Chipotle’s Guacapocolypse

Climate change puts America’s favorite fast-casual restaurant’s mission – and famous guacamole – at risk.

Creating a “better” fast-food

In March 2014, amongst the many companies announcing their earnings, news came out that devastated me to my core – Chipotle, one of the only fast food places where you can get decent guacamole, may no longer sell my favorite food due to the rising price of avocados [1].  The executives of the company cited climate change (a.k.a. my new worst enemy) as the culprit.  While this “news” may have been blown out of proportion by the internet, it showed how climate change could impact one of America’s most popular fast casual restaurants.

Chipotle’s business model was built upon creating high-quality fast food using the best ingredients possible [2], under the mission of “food with integrity”.  This promise to customers led Chipotle to shift its sources of produce and meats towards sustainable, animal-welfare-oriented suppliers [3].  Not only did the Company wish to ensure the quality of its raw materials, it also pledged to work towards supply chain reform.  Following through on that promise, in 2015, Chipotle became the first national restaurant chain to completely remove genetically modified organisms (“GMOs”) from its supply chain [4].  They also worked to shorten the overall supply chain, which helped reduce environmental impact, by showing preference towards local famers [5].

The Start of the Guacapocolypse

Chipotle’s commitment to creating healthier food for their consumers is one of the reasons it has been so successful.  However, the stringent qualifications it places on its supply chain make it susceptible to the impacts of climate change.  There are two main impacts the company will face from climate change:

  • Decreasing yields from core crops: For example, avocados, the main ingredient in Chipotle’s famous guacamole which they use 97,000 pounds per day of, are expected to see yield decreases of 15-20% by 2020 (below) [6]. On a more short-term basis, the Company has seen significant increases in the price of beef due to droughts in 2014 and 2015 [7].


Source: Ann Parker, “Climate and Agriculture: Chnge Begets Change,” Lawrence Livemore National Laboratory (S&TR March 2007),, accessed November 2016.

  • Increasing prevalence of GMO acreage: As farmers look to technology to reduce the impact of highly variable weather caused by climate change, they are increasingly relying on GMOs [8].  Although total GMO acreage decreased in 2015, this is due to a decrease in overall acreage planted, not a reversal of the trend seen below [9].  Given Chipotle’s commitment to the removal of GMOs from their ingredients, the decrease in the amount of non-GMO land puts them at risk of facing increasing food prices.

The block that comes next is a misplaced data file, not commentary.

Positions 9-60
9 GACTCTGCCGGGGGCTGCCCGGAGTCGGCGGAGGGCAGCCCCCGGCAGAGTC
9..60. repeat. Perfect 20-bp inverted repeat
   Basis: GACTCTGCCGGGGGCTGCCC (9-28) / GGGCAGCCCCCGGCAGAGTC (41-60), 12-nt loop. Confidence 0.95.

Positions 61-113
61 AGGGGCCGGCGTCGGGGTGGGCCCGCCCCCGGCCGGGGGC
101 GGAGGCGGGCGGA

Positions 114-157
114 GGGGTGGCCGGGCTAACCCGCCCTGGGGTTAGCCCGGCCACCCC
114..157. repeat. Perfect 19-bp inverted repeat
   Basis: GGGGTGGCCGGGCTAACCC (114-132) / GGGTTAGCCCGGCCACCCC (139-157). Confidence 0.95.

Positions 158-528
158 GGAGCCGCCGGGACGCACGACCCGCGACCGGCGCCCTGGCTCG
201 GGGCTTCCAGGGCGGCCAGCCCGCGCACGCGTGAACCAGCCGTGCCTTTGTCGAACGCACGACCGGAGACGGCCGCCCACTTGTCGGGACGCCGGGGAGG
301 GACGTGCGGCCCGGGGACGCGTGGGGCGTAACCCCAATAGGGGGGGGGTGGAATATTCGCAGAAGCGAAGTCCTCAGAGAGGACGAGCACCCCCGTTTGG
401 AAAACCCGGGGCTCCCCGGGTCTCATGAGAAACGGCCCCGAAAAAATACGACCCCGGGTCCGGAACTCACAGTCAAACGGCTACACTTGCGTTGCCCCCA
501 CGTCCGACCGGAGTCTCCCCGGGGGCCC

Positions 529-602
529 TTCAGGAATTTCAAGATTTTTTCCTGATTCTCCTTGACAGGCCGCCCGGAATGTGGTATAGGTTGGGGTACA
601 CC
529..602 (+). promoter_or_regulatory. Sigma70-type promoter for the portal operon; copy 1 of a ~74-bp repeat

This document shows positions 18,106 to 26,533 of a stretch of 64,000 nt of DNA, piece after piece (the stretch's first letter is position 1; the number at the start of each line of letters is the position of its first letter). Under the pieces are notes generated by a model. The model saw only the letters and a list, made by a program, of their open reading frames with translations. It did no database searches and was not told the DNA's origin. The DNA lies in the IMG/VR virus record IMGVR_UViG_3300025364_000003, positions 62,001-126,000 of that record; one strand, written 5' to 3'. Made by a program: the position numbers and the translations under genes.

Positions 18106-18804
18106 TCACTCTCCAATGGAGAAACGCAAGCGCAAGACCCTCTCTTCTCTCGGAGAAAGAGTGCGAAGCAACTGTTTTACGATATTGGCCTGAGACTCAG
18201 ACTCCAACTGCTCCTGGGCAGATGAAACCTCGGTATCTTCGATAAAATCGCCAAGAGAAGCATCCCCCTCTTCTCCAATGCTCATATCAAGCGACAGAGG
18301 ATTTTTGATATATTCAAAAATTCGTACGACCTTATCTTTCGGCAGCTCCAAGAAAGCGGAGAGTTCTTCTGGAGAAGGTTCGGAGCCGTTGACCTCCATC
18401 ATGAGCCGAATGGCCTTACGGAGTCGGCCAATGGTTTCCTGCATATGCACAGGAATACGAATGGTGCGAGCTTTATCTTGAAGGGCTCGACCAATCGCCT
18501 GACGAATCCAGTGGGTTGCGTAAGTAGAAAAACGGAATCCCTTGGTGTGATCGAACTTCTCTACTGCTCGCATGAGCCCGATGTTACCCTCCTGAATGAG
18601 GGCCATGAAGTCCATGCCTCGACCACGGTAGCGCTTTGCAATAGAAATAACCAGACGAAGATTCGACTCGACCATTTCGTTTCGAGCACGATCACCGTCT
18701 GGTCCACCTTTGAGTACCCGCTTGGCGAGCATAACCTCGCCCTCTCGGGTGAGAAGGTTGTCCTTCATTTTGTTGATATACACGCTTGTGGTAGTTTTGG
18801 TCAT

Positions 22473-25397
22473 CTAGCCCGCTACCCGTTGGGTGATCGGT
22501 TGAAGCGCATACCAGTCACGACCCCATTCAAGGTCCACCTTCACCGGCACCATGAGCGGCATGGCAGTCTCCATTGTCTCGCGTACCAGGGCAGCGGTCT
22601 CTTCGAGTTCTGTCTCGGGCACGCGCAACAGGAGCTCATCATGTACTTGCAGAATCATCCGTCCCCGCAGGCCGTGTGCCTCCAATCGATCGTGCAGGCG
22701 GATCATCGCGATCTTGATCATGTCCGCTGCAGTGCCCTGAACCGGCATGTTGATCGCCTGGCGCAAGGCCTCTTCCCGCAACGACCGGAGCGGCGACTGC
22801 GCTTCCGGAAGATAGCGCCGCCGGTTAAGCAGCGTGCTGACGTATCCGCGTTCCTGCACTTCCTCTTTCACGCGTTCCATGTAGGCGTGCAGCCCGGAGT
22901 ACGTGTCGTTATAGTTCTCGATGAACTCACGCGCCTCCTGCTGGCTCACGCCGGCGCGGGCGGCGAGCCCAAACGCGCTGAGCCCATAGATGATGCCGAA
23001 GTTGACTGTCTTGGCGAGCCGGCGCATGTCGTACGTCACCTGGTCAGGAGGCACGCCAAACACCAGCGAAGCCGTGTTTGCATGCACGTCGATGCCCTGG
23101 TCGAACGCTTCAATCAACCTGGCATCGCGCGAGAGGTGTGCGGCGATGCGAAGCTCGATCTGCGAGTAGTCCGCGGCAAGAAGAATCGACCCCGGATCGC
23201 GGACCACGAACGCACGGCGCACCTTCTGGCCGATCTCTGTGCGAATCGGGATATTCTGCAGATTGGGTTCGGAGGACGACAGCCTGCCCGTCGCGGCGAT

Source: Clive James, ISAAA Brief 51-2015 (International Service for the Acquisition of Agri-Biotech Applications), p.1,

Defending the food supply chain

Despite causing panic by listing climate change as a risk in their 10-K, Chipotle isn’t backing off from their “food with integrity” mission.  In fact, they’ve taken some strong steps to combat the risks listed above:  First, they created the Cultivate Foundation in 2011 [10].  This foundation focuses on creating long-term change for Chipotle’s supply chain by promoting sustainable practices for its farmers.  By partnering with organizations such as Farm Aid,, and the Niman Ranch Scholarship, Chipotle is able to support small farmers as they institute sustainable farming practices, which is often difficult, especially with rising competition from corporate farms [11].  The foundation also encourages the use of pasture-based systems for animal production, which uses lower amounts of energy [12].  To further this mission, Chipotle gave $10 million to help local farmers in February 2016 [13].  The Company realized that its high standards are costly to comply with and donated this money to help offset the costs.